In the mid-1970s, Paul Simon was worried about his image becoming too, too serious, so he welcomed the chance to host one of the very first episodes of “Saturday Night Live,” as Robert Hilburn’s new biography of the singer recalls. And for a few moments early in his show Tuesday night at the Hollywood Bowl — the first of three “Farewell Tour” gigs at the venue — he put on the turkey suit, figuratively speaking, and did some solemnity-dispelling shtick.
“It was a cold winter night when Paul Simon began his farewell tour in Los Angeles,” he quipped, addressing the unseasonal chill in the air. And then: “So, the thing about a farewell is… well, I’ve changed my mind. What it is is that it’s not so much a final tour that I like as I like raising the ticket prices to the level…”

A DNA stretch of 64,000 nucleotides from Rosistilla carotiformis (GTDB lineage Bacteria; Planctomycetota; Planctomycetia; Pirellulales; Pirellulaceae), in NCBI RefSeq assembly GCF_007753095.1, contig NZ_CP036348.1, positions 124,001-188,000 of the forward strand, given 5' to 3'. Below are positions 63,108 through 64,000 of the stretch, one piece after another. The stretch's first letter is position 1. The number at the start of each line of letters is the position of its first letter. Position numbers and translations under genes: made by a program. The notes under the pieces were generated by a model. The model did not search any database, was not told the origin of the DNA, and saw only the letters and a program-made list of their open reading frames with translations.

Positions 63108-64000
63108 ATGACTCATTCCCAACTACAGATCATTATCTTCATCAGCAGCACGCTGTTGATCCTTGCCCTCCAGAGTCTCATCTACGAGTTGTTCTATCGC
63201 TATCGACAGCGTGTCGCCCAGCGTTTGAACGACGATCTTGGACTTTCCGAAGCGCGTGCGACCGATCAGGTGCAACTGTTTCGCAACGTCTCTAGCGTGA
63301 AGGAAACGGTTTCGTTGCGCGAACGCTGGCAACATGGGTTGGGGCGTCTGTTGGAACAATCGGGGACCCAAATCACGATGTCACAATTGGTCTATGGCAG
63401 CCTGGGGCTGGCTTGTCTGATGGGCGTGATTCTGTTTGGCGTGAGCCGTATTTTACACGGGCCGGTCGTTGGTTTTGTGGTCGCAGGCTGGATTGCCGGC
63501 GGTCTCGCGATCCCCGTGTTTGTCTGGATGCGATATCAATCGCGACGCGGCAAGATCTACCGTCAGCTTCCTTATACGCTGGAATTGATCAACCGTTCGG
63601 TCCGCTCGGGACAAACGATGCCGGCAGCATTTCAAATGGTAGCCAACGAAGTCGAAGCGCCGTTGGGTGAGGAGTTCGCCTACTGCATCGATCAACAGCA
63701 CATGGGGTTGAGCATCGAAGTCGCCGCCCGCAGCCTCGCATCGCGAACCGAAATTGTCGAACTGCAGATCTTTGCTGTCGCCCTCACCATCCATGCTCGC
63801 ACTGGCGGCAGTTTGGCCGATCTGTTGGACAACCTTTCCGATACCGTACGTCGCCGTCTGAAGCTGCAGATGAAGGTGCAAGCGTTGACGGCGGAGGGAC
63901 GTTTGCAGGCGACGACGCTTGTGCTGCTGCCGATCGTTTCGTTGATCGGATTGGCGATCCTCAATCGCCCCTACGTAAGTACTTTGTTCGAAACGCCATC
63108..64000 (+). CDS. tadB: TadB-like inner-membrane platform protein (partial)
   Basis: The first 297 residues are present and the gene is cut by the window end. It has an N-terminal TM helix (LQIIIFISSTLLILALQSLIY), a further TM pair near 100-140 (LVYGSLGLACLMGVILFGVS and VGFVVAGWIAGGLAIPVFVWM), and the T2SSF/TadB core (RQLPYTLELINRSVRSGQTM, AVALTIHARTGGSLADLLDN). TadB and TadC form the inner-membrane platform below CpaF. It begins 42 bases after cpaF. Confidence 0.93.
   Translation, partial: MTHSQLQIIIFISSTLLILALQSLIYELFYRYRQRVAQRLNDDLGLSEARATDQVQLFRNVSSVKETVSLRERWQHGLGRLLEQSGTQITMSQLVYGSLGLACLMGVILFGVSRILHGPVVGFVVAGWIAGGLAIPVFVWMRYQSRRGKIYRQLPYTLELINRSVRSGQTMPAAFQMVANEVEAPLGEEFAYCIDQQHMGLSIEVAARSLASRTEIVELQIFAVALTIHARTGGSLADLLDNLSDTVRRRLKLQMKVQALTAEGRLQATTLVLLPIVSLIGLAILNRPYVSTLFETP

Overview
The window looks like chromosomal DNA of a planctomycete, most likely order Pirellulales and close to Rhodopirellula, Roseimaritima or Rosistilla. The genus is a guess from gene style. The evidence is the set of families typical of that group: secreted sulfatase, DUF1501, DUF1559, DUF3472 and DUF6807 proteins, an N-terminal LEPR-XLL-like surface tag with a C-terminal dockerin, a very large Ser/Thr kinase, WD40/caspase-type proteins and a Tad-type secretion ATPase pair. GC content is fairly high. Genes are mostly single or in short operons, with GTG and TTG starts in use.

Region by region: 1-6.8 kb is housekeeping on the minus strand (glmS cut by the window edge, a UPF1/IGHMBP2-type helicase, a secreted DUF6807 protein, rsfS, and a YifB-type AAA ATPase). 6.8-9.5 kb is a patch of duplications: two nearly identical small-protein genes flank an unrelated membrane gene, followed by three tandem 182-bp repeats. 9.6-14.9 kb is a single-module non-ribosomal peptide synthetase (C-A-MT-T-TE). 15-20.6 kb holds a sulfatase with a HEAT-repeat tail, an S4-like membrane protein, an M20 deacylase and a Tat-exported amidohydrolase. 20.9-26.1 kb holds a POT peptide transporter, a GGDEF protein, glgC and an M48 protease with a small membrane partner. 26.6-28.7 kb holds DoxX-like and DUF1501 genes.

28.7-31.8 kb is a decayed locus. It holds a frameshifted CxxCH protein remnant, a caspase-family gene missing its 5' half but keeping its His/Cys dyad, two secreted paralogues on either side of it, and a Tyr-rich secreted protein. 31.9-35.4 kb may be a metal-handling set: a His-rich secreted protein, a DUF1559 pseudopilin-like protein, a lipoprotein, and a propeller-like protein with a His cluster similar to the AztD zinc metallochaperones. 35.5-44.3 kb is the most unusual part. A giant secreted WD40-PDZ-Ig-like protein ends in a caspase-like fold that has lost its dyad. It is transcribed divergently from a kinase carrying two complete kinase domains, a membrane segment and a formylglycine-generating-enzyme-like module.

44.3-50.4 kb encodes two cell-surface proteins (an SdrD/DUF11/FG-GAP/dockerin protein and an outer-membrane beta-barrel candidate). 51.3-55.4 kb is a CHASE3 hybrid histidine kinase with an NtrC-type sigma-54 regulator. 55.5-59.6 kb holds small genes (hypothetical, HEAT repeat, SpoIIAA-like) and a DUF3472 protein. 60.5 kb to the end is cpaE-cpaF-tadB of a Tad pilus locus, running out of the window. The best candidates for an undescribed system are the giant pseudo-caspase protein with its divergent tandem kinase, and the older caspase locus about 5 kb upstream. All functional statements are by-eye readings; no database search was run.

Like any practiced standup, he knows when to let a joke trail off in the laughter rather than complete the punchline. Bit over, he waxed serious about the decision to hang up at least that particular ball cap this fall (the final shows are in New York City in mid-September, a few weeks shy of his 77th birthday). “The way I see it is like, aside from the word ‘final,’ which evokes words like ‘Oh, it’s final, so you didn’t study for your finals,’ I don’t know really what to make of the decision. I just find it somehow exciting to put some kind of casing around this entire career, and to look at it that way. So, I don’t intend to stop writing music, or playing it.” (A message in the souvenir program gets more specific, with Simon saying he “anticipate(s) doing the occasional performance in a (hopefully) acoustically pristine hall” for charity.)